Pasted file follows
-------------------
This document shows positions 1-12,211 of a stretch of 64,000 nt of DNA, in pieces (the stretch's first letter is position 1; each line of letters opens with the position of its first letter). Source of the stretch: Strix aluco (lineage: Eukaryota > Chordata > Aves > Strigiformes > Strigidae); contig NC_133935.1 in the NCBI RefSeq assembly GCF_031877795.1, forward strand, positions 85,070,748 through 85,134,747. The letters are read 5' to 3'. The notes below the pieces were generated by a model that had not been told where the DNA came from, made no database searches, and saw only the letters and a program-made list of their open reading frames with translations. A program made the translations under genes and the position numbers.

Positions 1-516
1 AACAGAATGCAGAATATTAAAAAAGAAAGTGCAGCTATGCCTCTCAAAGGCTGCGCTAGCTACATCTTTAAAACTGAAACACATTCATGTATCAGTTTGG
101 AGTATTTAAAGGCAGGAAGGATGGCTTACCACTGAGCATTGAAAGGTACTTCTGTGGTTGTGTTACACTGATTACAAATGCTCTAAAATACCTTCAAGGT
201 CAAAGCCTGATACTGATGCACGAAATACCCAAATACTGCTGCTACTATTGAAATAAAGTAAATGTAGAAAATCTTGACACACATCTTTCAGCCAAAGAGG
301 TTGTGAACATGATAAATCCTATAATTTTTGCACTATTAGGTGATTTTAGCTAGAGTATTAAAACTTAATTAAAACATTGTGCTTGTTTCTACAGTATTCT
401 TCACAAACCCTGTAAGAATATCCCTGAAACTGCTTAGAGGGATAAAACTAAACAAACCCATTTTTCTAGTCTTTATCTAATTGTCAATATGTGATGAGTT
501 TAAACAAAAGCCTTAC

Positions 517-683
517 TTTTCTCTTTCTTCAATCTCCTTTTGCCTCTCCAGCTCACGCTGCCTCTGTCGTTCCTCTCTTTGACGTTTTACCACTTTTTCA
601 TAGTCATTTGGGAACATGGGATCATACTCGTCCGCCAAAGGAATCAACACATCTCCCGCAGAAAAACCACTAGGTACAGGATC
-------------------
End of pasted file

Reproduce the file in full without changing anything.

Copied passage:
This document shows positions 1-12,211 of a stretch of 64,000 nt of DNA, in pieces (the stretch's first letter is position 1; each line of letters opens with the position of its first letter). Source of the stretch: Strix aluco (lineage: Eukaryota > Chordata > Aves > Strigiformes > Strigidae); contig NC_133935.1 in the NCBI RefSeq assembly GCF_031877795.1, forward strand, positions 85,070,748 through 85,134,747. The letters are read 5' to 3'. The notes below the pieces were generated by a model that had not been told where the DNA came from, made no database searches, and saw only the letters and a program-made list of their open reading frames with translations. A program made the translations under genes and the position numbers.

Positions 1-516
1 AACAGAATGCAGAATATTAAAAAAGAAAGTGCAGCTATGCCTCTCAAAGGCTGCGCTAGCTACATCTTTAAAACTGAAACACATTCATGTATCAGTTTGG
101 AGTATTTAAAGGCAGGAAGGATGGCTTACCACTGAGCATTGAAAGGTACTTCTGTGGTTGTGTTACACTGATTACAAATGCTCTAAAATACCTTCAAGGT
201 CAAAGCCTGATACTGATGCACGAAATACCCAAATACTGCTGCTACTATTGAAATAAAGTAAATGTAGAAAATCTTGACACACATCTTTCAGCCAAAGAGG
301 TTGTGAACATGATAAATCCTATAATTTTTGCACTATTAGGTGATTTTAGCTAGAGTATTAAAACTTAATTAAAACATTGTGCTTGTTTCTACAGTATTCT
401 TCACAAACCCTGTAAGAATATCCCTGAAACTGCTTAGAGGGATAAAACTAAACAAACCCATTTTTCTAGTCTTTATCTAATTGTCAATATGTGATGAGTT
501 TAAACAAAAGCCTTAC

Positions 517-683
517 TTTTCTCTTTCTTCAATCTCCTTTTGCCTCTCCAGCTCACGCTGCCTCTGTCGTTCCTCTCTTTGACGTTTTACCACTTTTTCA
601 TAGTCATTTGGGAACATGGGATCATACTCGTCCGCCAAAGGAATCAACACATCTCCCGCAGAAAAACCACTAGGTACAGGATC